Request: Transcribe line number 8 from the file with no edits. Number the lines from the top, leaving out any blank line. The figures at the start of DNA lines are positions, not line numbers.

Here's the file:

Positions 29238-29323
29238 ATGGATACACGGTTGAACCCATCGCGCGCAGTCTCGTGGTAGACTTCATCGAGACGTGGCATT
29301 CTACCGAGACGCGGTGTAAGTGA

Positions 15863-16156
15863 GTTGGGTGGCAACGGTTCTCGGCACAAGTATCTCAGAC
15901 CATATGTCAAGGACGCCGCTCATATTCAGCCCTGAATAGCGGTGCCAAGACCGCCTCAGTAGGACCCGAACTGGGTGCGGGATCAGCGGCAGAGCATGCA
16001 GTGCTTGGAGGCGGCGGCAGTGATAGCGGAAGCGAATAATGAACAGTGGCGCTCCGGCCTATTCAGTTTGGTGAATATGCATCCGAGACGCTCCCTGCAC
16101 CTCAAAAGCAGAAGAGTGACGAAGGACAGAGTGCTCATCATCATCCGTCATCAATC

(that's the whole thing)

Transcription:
16101 CTCAAAAGCAGAAGAGTGACGAAGGACAGAGTGCTCATCATCATCCGTCATCAATC